Deliverable 1.13

Abstract: Report on scenarios and storylines workshop to present the outputs of Task 2 to the key national stakeholders responsible for implementing the WFD and HD policies for the eight demonstration catchments

This document is the result of a workshop where policy-makers and scientists discussed future challenges to WFD implementation in Europe. The aim of the meeting was fourfold: (1) to develop links between scientists and policy-makers from across Europe, (2) to elicit ideas about how to develop science-policy links in future, (3) to introduce REFRESH and its scenarios to policy-makers, and discuss future challenges to managing the water environment, (4) to scope ideas about how to address those challenges (including information needs).  Participants were regulators and policy-makers from six countries within Europe, together with REFRESH experts in scenario generation and modelling. Evaluation forms suggest that participants generally enjoyed meeting each other, learning about REFRESH and discussing future challenges.

This discussion at the meeting focused firstly on the future changes and challenges to WFD implementation. Although climate change was unanimously agreed to be a key challenge (particularly due to extreme events), not all challenges arose from environmental change.  Changes in other policies and societal changes could also influence WFD implementation.  For example, a drive to reduce carbon emission by using hydropower could negatively affect water body classification. Compared to trends in environmental change policy changes were considered to be relatively unpredictable.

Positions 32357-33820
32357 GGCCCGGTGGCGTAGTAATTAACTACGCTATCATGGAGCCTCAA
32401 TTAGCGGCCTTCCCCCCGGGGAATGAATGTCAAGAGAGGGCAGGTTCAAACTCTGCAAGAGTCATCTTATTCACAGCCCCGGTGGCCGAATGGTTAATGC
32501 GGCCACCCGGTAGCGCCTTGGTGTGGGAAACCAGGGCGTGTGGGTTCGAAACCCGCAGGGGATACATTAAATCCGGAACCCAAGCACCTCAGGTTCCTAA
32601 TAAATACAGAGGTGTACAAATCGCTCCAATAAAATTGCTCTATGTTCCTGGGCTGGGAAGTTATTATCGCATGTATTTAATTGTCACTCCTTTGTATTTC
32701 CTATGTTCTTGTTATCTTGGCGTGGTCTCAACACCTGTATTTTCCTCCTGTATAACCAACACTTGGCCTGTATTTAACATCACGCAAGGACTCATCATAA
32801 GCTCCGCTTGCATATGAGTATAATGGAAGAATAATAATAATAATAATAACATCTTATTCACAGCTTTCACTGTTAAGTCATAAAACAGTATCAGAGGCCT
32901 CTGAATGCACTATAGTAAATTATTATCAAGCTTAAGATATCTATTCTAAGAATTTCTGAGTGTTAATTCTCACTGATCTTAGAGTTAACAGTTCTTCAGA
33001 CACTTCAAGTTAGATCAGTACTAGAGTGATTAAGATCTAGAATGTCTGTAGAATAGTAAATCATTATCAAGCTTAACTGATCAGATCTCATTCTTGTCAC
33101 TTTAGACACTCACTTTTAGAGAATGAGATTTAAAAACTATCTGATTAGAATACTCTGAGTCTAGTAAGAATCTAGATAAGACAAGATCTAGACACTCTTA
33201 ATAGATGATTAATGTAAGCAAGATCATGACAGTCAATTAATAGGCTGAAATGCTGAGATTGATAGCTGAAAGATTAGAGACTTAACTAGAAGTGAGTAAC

It is important to note that not all changes are necessarily negative for the environment – for example, an increased shift to partnership working was seen as beneficial for encouraging the implementation of measures. Other changes can have positive or negative effects depending on how they are handled – for example, the effect of policy promoting bio-fuel crops could depend on the detail within that policy. This emphasises the need to assess impacts on a wide range of ecosystem services, the impact on different users, and to link with other policy sectors, both environmental and non-environmental (particularly energy and agriculture).

Four common issues were selected as the basis for discussion on how to tackle future challenges to WFD implementation i) how to tackle the common pressure of diffuse pollution, ii) how to link policies, iii) how to ‘do’ partnership working and iv) how to handle uncertainty.  Several overlapping strategies were proposed.  Flexibility in management was desired, to allow adaptive management (learning from experience) and to allow trade-offs when other policies had conflicting objectives. Using the lens of ecosystem services may help to manage tradeoffs for multiple benefits. At the ‘ground level’ partnership working was seen as key for delivering measures, but only when solutions were truly co-constructed and when local-level stakeholders were properly resourced and supported by national or regional agencies.  There are a number of uncertainties in management, while science may be able to reduce some, uncertainty cannot always be removed.  Considering worst case scenarios may help to decide how to ‘future proof’ policies against the worst of future changes.  This is important, since at present, worries about the future are not yet leading to many concrete actions that allow ‘future proofing’.

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